My First Dodgers FanFest: A Recap

Over the past few years, Dodgers FanFest was a tantalizing “what if” for yours truly. Being in Sacramento, eight hours away and in the heart of Giants country no less, it required a good deal of financial planning and an extra day off to facilitate the weekend trip down south. It didn’t help that when my father and I attempted to secure autograph tickets on one occasion, they sold out instantly.

In 2019, though, it all finally came together. My parents, ready the moment tickets went on sale, snatched up one autograph session and a pop-up museum pass. My ever tenacious father made it all the better by later scooping up a voucher for an Orel Hershiser autograph on eBay. With a day off work requested for Friday, I packed up at my apartment on Thursday and drove to my folks’ home, and it was off to L.A. 

Come the morning of Saturday the 26th, my father and I rolled out from our hotel in Tustin. After a quick breakfast, we joined the winding traffic line in Elysian Park. It was my first visit to the House Walter O’Malley Built since the Kyle Farmer Game, and especially after such a whiplash-inducing 2018 season and a frustrating offseason, I was ready for an equally affirming day for my fanhood. 

The first stop was the biggest: an autograph from Orel Hershiser, my second-favorite player in Dodgers history only after Koufax. Armed with a 1991 Sports Illustrated cover for the signing, I hastily thanked him for 1988 and his role in the R.J. Reynolds 1983 Suicide Squeeze game (which I’m emulating in the picture below) before he left. Bonus treat was seeing one of my current favorites, Kenta Maeda, although he had to leave his adjacent booth as soon as I stepped up to Orel’s.

An autograph session with 1988 Cy Young Award winner Orel “Bulldog” Hershiser at Dodgers Fan Fest 2019.

The next stop was one tailor-made for me, a pop-up history museum overseen by team historian Mark Langill. To my delight, its biggest displays emphasized Negro Leagues and Brooklyn Dodgers history to coincide with Jackie Robinson’s 100th birthday. There were also displays for Fernando Valenzuela and Steve Garvey, and I got to geek out about ancient franchise history with Langill for a bit. In a stroke of true idiocy, I neglected to bring my father’s phone (which doesn’t have a broken camera like mine), and thus don’t have any pictures.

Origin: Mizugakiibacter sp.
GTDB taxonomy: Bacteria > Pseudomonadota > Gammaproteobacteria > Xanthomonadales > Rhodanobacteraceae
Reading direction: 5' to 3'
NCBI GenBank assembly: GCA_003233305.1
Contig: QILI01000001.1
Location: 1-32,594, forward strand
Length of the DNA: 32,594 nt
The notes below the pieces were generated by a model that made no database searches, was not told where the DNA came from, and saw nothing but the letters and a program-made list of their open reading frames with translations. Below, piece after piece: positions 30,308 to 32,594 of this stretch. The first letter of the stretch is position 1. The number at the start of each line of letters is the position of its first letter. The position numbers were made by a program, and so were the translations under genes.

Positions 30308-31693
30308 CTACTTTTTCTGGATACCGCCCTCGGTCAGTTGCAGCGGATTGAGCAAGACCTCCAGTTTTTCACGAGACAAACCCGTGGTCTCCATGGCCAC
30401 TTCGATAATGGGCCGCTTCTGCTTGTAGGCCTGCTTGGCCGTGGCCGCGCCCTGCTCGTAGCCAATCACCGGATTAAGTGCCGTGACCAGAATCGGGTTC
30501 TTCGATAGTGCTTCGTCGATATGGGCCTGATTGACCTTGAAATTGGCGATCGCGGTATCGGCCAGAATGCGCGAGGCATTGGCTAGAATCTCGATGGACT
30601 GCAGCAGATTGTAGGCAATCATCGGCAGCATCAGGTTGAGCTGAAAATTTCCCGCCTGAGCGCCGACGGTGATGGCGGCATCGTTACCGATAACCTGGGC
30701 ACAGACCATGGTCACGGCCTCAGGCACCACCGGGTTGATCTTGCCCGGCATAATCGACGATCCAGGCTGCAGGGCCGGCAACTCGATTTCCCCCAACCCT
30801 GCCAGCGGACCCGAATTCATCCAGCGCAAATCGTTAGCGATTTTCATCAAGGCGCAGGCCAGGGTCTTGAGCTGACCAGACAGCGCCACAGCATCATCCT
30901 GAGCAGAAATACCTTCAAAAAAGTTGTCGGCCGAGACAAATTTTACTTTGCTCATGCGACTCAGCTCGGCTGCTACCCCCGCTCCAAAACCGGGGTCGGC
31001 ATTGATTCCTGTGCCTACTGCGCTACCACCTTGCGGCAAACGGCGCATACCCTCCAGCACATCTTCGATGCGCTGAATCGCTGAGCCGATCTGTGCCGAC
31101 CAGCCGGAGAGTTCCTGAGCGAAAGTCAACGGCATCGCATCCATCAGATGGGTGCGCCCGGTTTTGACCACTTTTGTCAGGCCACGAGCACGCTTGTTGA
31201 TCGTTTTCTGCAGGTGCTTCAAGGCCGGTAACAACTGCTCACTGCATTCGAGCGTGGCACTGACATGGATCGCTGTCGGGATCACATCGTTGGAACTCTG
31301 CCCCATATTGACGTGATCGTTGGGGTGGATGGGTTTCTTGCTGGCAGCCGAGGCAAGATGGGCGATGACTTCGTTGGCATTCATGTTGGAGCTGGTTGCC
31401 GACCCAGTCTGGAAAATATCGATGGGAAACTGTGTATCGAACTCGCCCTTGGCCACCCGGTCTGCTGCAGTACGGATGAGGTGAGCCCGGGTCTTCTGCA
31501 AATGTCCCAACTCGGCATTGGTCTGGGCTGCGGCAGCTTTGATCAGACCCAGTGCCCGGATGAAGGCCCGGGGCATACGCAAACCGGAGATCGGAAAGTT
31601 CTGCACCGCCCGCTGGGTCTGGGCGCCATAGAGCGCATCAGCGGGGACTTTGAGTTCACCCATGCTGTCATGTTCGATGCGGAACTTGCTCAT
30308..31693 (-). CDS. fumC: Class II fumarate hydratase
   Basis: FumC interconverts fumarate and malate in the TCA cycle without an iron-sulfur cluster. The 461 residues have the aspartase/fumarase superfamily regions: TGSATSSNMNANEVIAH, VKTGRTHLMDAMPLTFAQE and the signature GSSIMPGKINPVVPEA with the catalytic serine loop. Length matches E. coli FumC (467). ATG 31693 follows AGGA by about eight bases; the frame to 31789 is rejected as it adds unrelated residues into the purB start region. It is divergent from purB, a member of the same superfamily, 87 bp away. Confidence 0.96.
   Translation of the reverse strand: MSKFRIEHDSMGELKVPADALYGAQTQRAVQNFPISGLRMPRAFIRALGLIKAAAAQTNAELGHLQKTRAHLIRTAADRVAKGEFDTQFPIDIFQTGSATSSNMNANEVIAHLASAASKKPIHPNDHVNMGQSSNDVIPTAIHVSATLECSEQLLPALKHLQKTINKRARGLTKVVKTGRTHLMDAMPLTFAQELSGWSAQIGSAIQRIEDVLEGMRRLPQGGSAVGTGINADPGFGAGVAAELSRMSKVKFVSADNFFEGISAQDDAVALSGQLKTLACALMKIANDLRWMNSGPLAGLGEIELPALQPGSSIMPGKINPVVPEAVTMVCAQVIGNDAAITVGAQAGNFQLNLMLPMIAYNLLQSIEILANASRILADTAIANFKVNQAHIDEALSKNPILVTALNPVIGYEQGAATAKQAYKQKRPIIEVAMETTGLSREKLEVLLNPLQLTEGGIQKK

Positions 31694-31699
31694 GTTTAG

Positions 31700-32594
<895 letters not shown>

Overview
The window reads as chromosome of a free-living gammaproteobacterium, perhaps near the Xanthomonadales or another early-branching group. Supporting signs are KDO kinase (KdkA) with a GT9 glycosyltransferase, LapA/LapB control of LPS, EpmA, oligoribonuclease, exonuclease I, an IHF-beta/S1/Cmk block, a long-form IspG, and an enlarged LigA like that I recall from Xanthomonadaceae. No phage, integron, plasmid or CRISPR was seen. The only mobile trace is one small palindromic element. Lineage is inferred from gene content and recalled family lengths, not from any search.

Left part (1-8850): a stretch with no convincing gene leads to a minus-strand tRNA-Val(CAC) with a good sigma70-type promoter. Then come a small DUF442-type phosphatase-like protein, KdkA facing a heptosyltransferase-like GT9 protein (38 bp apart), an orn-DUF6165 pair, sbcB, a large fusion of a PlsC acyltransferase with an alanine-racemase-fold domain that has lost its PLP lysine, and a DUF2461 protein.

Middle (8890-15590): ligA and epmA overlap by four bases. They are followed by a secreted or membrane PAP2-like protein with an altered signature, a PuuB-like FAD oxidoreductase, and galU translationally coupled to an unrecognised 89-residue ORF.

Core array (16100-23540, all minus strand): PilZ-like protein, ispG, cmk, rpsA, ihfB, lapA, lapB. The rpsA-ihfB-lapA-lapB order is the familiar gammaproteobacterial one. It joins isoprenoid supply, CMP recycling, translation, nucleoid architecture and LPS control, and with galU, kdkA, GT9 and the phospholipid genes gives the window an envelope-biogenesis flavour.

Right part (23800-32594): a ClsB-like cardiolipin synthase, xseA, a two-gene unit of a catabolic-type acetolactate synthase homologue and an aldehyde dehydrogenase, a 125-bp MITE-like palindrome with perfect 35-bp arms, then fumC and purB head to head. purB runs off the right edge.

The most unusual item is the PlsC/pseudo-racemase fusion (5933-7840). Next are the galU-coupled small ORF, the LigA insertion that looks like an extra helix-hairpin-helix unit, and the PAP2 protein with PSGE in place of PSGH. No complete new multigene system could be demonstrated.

With a little time to kill, my father and I grabbed a quick drink and sat down above the Dodgers bullpen. We found out it was host to another activity of interest, a $100 catch session with various Dodger relievers and position players. Given my inspirational fascination with the Dodgers bullpen (long, long story I might write about one day), there literally not be anyone who finds the idea of catch with Scott Alexander or Tony Cingrani as tantalizing as myself. Next year, perhaps.

A brew and a view at Dodger Stadium for Fan Fest 2019.

It wasn’t just relievers who played catch with fans in the bullpen. Our beloved Sexwolf of Chavez partook in it too!

Maxwell Steven Muncy takes part in a catch session offered at this year’s Fan Fest.

After that was an autograph from another pitching hero, Fernando Valenzuela. This one was longer than the Hershiser one, taking place in an enclosed room with a full Q&A session. Fernando happily fielded questions about pitching in the World Series, scoring his first major league run, and more. After that, I handed him a Sports Illustrated from the middle of his 1981 rookie season, and got a nice pic with him too.

1981 NL Rookie of the Year and Cy Young award winner Fernando Valenzuela autographs a vintage Sports Illustrated featuring him on the cover.
“El Toro” Fernando Valenzuela con Marshall Garvey at Dodgers Fan Fest.

Yet, dare I sound a bit maudlin here, the true highlight of the day was at the end when I finally got to meet a bunch of my Dodgers Nation colleagues. Just a few days after the first anniversary of my first piece at DN, it was a special moment to finally meet the guys I’ve bonded with via Slack and Twitter all these months. The conversation thankfully continued afterward at the Little Jewel of New Orleans in Chinatown, where I burned my mouth off with some way-too-hot wings.

A meeting of the minds of Dodgers Nation behind the left field pavilion at Dodgers Fan Fest 2019. *shown are Marshall Garvey, Tim Rogers, Brook Smith, and Gary Lee.
A candid chat at Dodger Stadium.

Overall, FanFest was a worthy investment and a special experience for any true fan. It can be overwhelming for first-time visitors, but once you know where everything is, things get much easier to navigate. It truly does have something for fans of all persuasions. Expect to see me there again in 2020 and beyond!



One Comment

  1. As a northern California fan also i completely understand the logistics to get everything to line up. i get to at least 1 if not 2 games a year in LA but also get to see them in sf and oakland. Your column has inspired me to plan a trip next year to fan fest. please let me know some incites to how to plan this weekend. Rod a true blue fan since 1965 Strong.

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